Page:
Software houses invariably withdraw older versions of their work when a new version is released.
Copyright should continue to protect the owner's right to choose when and how to make their work available. It is fundamental to the principle of copyright.
Too balanced, that's the problem
These are the kind of comments I frequently see on social media:
"The BBC are a bunch of lefty pinko socialist commies. No balance at all SHUT DOWN THE BBC"
"The BBC aren't challenging the cuts at all, those horrible right wing sock puppets OCCUPY THE BBC"
"There's not enough women on this panel, misogynist scum! BOYCOTT THE BBC"
"The BBC is just a liberal lefty inclusivity box ticking exercise. PRIVATISE THE BBC"
....etc, etc. Seem some people aren't happy unless the channel they are watching is a constant 100% echo chamber for their own beliefs. This is why the world has news providers like Fox News and The Daily Mail: why challenge your beliefs when you can just pump your eyes and ears full of self validating claptrap?
There's a very good reason why other cars have buttons instead of a huge touchscreen.
Physical controls give tactile feedback, and can be operated by the driver by feel, without the user needing to look at the controls. This is why temperature knobs are better than digital buttons in climate control systems, for example: I can FEEL what temp I have just set, rather than having to look down to a readout.
Controlling the majority of in car systems using a touchscreen? Dangerous. Give me a switch, knob or toggle button, please.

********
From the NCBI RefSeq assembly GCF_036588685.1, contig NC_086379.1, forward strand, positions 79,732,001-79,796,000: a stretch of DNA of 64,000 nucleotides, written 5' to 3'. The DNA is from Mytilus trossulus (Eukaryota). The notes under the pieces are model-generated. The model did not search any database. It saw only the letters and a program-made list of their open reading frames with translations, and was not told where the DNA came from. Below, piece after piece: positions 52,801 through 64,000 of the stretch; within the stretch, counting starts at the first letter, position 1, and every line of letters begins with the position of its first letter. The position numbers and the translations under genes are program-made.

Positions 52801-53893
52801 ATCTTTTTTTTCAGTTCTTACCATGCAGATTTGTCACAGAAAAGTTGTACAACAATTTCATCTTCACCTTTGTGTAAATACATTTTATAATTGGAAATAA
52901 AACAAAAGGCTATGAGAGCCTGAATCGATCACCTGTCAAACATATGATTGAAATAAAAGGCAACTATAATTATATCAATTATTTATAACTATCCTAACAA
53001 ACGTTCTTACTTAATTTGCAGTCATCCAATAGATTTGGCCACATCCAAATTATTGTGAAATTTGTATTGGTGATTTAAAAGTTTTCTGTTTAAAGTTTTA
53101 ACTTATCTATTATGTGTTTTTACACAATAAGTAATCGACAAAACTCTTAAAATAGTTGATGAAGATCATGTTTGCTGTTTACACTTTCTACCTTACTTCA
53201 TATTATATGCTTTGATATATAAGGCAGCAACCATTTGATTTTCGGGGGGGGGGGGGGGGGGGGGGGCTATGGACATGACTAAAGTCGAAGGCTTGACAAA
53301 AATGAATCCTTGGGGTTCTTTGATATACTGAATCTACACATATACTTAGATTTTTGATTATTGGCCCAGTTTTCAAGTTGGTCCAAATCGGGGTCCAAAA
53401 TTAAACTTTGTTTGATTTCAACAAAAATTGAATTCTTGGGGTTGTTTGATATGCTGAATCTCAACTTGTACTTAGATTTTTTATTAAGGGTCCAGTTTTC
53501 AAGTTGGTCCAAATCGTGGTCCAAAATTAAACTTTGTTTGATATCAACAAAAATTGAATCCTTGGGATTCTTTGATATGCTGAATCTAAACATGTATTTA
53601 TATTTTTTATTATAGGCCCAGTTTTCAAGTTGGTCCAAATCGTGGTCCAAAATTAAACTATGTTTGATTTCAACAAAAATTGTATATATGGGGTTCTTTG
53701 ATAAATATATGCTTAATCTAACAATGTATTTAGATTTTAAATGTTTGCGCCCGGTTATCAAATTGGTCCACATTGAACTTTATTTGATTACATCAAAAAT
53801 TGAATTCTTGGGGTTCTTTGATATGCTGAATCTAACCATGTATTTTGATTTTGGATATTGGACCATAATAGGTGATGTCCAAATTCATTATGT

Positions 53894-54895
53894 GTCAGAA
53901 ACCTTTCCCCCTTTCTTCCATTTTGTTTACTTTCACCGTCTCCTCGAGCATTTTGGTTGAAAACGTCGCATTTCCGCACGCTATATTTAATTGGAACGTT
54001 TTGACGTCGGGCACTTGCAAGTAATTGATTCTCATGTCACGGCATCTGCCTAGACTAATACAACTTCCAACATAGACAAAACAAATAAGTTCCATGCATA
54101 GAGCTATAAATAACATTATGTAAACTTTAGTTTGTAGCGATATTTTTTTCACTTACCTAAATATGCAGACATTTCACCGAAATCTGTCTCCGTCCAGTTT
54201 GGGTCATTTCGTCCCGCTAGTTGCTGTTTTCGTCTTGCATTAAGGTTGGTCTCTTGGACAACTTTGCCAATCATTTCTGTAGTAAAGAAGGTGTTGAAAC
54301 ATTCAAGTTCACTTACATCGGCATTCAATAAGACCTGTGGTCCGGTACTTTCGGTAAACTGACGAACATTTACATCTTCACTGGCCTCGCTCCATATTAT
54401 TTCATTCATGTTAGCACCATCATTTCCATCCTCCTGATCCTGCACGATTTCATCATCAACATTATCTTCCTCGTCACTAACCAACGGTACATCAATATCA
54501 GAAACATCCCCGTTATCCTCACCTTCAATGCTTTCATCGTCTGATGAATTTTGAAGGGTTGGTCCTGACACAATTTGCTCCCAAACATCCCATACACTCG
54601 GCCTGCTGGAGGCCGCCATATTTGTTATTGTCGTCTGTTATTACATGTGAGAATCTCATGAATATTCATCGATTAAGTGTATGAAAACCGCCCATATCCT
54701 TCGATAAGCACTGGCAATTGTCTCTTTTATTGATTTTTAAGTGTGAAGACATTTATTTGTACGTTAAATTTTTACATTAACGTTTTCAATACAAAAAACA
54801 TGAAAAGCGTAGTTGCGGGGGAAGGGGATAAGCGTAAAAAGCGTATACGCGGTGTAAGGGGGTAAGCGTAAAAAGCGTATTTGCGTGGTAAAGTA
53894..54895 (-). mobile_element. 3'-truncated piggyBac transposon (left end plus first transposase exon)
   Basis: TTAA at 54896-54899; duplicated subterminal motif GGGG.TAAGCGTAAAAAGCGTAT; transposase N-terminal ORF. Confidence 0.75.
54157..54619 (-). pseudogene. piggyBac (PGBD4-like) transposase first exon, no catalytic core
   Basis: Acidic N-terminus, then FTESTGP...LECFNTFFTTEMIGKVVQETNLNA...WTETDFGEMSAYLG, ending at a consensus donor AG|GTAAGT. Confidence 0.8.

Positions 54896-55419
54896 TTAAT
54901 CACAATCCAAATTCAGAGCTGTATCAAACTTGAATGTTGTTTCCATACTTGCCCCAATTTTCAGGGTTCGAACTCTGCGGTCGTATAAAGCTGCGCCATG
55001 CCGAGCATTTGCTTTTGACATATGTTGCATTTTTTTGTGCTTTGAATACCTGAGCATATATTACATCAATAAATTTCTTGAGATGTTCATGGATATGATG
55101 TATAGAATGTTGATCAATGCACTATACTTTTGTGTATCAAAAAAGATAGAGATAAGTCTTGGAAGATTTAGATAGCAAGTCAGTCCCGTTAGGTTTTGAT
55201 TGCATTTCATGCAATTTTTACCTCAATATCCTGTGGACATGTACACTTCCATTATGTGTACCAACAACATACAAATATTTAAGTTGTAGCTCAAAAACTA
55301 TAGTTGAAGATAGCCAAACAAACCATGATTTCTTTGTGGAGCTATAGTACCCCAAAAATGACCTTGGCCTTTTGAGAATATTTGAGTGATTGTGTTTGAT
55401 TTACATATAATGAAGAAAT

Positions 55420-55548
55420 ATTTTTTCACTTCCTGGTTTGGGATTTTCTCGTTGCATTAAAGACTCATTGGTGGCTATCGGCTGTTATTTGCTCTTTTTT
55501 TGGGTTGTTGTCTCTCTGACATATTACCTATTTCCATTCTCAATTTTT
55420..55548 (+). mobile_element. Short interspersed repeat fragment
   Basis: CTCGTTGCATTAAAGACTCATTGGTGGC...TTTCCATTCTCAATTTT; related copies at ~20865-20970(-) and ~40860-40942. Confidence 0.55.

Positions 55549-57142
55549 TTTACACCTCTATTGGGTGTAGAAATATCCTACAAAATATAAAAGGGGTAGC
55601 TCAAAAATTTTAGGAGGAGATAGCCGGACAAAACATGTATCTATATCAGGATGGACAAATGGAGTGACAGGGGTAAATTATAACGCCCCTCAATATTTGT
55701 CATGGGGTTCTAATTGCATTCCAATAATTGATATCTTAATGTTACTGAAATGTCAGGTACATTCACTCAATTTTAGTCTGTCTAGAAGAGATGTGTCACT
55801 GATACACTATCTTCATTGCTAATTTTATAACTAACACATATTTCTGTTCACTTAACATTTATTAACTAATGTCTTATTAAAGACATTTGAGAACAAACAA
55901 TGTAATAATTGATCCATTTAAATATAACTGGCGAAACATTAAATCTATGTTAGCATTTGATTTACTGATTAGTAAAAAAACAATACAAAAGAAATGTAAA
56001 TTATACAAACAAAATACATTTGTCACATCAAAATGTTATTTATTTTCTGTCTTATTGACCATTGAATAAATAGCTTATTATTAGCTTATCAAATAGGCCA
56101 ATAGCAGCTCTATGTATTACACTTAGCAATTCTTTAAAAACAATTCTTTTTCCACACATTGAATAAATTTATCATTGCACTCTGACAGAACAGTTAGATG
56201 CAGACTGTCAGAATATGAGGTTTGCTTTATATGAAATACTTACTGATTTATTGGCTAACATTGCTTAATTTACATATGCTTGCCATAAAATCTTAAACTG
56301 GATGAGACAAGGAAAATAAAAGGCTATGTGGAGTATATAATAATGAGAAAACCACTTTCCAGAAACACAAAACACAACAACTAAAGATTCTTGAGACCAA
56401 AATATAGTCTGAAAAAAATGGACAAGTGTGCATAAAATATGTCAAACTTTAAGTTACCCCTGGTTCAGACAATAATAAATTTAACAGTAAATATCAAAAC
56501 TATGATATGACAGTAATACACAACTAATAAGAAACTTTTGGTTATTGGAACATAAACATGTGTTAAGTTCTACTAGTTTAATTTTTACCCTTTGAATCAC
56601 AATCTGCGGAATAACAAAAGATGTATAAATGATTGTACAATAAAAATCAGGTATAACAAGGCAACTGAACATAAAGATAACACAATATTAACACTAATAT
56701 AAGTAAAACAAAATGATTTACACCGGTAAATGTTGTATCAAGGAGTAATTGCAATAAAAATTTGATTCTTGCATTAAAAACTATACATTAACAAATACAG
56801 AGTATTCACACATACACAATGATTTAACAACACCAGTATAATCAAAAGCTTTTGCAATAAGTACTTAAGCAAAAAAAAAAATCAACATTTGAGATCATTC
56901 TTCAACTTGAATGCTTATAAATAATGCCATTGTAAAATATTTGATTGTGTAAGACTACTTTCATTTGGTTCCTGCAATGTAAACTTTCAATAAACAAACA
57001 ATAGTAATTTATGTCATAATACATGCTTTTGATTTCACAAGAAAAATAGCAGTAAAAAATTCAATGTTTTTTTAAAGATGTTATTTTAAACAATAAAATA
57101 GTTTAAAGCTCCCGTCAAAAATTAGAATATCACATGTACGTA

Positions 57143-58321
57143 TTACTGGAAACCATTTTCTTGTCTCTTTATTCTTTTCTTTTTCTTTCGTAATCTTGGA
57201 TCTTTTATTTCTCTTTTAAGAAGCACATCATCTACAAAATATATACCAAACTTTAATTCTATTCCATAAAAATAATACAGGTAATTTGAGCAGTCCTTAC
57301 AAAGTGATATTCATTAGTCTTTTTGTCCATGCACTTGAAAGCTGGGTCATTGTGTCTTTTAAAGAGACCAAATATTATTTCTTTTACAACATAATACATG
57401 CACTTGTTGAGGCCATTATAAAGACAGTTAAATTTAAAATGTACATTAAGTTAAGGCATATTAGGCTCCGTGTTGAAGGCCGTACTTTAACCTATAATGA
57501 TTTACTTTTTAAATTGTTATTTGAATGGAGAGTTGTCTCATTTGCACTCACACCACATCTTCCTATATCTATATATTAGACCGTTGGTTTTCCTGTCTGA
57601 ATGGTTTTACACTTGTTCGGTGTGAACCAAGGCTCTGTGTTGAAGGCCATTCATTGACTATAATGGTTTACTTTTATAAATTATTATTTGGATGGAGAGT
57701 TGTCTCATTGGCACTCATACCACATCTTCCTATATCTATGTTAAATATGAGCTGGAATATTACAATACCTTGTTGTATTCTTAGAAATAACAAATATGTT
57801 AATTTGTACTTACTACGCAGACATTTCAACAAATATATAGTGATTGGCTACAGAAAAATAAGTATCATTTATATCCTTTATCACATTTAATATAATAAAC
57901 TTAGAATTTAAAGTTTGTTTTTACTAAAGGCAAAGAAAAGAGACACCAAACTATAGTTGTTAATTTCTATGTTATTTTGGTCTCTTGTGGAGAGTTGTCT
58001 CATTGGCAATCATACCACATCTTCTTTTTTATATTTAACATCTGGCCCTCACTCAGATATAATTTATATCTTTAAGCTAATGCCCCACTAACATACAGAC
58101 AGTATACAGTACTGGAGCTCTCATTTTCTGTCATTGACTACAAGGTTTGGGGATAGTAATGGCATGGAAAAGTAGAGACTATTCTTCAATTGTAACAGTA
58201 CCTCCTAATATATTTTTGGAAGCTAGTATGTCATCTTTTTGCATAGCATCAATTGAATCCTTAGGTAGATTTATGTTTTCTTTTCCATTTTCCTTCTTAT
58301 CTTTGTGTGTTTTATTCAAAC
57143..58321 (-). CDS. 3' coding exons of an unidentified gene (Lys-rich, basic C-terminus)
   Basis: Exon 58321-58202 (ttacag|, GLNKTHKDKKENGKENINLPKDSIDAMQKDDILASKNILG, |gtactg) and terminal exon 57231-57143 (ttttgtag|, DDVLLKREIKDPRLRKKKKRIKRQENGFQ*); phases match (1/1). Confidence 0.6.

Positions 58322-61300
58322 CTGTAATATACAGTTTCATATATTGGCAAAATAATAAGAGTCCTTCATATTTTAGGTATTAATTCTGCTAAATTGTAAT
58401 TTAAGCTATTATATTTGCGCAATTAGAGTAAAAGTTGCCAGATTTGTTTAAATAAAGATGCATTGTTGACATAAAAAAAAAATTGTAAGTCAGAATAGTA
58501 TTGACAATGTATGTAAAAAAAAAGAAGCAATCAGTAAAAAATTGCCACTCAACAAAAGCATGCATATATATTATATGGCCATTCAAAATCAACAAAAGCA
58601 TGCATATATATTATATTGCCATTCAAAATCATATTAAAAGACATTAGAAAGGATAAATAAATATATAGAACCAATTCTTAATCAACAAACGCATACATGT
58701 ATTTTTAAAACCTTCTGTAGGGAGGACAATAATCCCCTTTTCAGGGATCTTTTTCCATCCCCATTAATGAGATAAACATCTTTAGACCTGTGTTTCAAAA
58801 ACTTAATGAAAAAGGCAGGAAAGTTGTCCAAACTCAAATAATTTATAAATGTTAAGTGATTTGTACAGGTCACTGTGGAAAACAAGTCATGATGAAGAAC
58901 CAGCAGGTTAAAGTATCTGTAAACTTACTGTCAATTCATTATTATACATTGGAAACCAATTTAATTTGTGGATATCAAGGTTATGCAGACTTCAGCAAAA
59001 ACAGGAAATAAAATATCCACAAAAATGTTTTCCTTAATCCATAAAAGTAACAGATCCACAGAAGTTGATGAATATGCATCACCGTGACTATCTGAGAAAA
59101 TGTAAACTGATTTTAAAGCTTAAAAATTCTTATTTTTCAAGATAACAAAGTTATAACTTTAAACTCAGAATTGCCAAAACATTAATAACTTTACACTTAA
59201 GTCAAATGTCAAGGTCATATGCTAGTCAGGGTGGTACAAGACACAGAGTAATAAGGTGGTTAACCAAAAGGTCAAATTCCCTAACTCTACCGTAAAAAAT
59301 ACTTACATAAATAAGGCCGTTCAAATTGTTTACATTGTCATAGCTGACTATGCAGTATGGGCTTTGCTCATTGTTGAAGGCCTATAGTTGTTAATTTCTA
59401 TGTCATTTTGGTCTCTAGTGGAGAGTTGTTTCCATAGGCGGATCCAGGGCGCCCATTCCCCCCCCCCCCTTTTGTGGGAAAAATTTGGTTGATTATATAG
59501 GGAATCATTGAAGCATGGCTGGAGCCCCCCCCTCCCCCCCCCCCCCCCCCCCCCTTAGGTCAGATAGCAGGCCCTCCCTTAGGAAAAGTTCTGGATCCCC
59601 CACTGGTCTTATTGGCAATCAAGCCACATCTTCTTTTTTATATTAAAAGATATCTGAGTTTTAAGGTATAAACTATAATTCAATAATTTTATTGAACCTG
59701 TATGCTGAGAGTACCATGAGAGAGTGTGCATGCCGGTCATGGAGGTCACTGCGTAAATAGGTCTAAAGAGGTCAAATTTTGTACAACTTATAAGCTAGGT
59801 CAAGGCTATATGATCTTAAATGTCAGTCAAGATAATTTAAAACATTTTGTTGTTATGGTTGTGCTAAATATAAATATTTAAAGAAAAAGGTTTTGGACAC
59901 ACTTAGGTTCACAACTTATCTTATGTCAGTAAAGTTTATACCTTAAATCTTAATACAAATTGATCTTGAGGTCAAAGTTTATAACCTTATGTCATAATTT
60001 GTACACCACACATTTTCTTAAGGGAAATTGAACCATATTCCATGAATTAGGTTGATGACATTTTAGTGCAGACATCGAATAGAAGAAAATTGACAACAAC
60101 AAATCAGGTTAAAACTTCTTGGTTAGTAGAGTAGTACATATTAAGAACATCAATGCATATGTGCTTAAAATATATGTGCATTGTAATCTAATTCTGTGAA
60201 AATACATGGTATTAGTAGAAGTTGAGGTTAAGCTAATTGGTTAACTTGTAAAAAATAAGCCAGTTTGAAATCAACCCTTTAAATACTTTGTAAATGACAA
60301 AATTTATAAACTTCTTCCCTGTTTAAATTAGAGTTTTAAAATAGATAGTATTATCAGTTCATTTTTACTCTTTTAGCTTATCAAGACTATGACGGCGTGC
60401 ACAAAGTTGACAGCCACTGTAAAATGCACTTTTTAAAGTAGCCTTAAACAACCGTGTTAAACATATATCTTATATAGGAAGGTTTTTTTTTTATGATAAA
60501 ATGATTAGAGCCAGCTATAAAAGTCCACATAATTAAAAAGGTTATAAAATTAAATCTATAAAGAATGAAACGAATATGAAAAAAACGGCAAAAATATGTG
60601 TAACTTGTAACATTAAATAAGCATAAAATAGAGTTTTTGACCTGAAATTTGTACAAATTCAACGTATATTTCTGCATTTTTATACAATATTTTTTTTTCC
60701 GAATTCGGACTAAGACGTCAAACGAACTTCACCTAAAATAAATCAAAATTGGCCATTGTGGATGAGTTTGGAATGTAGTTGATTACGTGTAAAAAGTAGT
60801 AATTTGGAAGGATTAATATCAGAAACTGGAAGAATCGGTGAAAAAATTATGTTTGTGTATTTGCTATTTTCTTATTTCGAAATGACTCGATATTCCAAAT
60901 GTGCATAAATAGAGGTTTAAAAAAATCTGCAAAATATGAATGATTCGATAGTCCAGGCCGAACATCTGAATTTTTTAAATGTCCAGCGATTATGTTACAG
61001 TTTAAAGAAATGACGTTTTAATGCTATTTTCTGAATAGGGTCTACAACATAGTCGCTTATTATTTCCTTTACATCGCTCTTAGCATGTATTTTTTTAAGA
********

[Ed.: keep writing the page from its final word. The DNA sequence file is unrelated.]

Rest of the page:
Re: A prediction
> We are talking here about a company making a profit from breaking the law and in the process prejudicing the rights of an individual under trial.
Ok, we have one or two assertions to deal with here:
"prejudicing the rights of an individual under trial" - I don't know how many times I have to say this before it sinks in: I have no problem at all with enforcing contempt of court legislation and seeking to do so on social media as well. But the realistic fact of the matter is that people WILL talk about public court cases, be it online or offline. The important principle in contempt of court legislation is to ensure that such discussion does not enter a realm where it becomes accepted as widespread fact, and thus prejudice due process. I'm not at all convinced that this is achieved by asking Facebook to remove all references to the case. In fact, I'm fairly certain that such a request is impossible to implement effectively.
> Your argument seems to be that breaking the local law is a-OK as long as the excuse is good enough.
No. My argument was simply that just because occasionally the needs of due process and the power of social media clash, it doesn't mean that we should routinely regulate and/or block social media. People talk about high profile court cases in the pub, but we don't routinely regulate that kind of speech. As has been pointed out elsewhere, it will be easier to keep jurors from seeing FB than to keep this kind of content off FB altogether.